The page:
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The L Word (Love)

The L Word (Love)

Love, in which their win is your win, can be a part of your future. There is no higher desire in a human heart than the longing to be free, and in this case I mean literally.

So when I think about Paul writing four of his thirteen letters from prison, I marvel at his ability to be clear of mind, direct, and full of hope and gratitude. Read Ephesians, Philippians, Colossians, or Philemon, and you’ll see what I mean. We don’t find a pity party in these pages. We find strength, confidence, and an enviable experience of the presence of God.

But what is even more notable, perhaps, is Paul’s overt cheering. Not only was he not bitter toward those outside the prison walls, but he constantly encouraged them, offering prayers of grace and peace, and reminding them that God was for them and so was he. With loving words penned from prison, he served them.

I thank my God every time I remember you. In all my prayers for all of you, I always pray with joy because of your partnership in the gospel from the first day until now, being confident of this, that He who began a good work in you will carry it on to completion until the day of Christ Jesus.

It is right for me to feel this way about all of you, since I have you in my heart and, whether I am in chains or defending and confirming the gospel, all of you share in God’s grace with me. God can testify how I long for all of you with the affection of Christ Jesus.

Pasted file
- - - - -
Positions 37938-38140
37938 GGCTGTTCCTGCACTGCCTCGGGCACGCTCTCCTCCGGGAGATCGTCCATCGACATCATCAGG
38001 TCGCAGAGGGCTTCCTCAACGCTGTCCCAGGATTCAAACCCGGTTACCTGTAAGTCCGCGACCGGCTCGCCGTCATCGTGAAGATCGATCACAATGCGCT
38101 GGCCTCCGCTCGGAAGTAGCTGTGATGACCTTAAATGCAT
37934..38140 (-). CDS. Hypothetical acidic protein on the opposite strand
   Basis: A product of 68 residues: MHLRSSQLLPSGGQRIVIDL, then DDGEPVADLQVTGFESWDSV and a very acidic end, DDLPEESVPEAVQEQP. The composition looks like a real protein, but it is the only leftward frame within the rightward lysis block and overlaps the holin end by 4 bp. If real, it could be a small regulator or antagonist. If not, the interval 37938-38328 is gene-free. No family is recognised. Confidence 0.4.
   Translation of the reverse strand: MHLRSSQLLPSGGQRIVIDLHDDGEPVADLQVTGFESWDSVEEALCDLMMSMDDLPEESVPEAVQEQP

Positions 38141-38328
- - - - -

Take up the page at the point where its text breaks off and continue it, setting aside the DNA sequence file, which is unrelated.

And this is my prayer: that your love may abound more and more in knowledge and depth of insight, so that you may be able to discern what is best and may be pure and blameless for the day of Christ, filled with the fruit of righteousness that comes through Jesus Christ—to the glory and praise of God. — Philippians 1:3-11

This letter to the believers at Philippi wasn’t an isolated event. Paul’s signature style became one of constant lifting up, even while facing dire circumstances. In every way that mattered, Paul saw himself as a free man.

Did he want the freedoms enjoyed by those he was encouraging? Undoubtedly. Being bound in prison must have been excruciating for someone so passionate about spreading the word about Jesus.

But did his natural human desire to be free prevent him from desiring the good of his brothers and sisters in Christ? Absolutely not. Paul’s lack didn’t stop him from pouring out his surplus of wisdom from the Lord to help the body of Christ, knowing their gain meant ultimate gain for all. Imprisonment did not quash his cheering. It did not keep him from rejoicing in the Lord with those on the other side. There are three important things we can learn from this.

1.Every win can become our win.

When we understand the corporate purpose for which Jesus died, every win for the Kingdom of God becomes our win. We see any gains in the gospel as our own, even when they aren’t credited to us on earth. What a powerful, unifying mentality!

2. Every loss should become our loss.

Competition in the Kingdom should become offensive and be seen as a loss. Breaking other believers down needs to be seen as a corporate mark. Paul modeled this mentality. It was learned through a burning love for Jesus — and the furthering of the gospel—and then funneled down to people, which is the way it will also work for us.

3. Love doesn’t come naturally to us.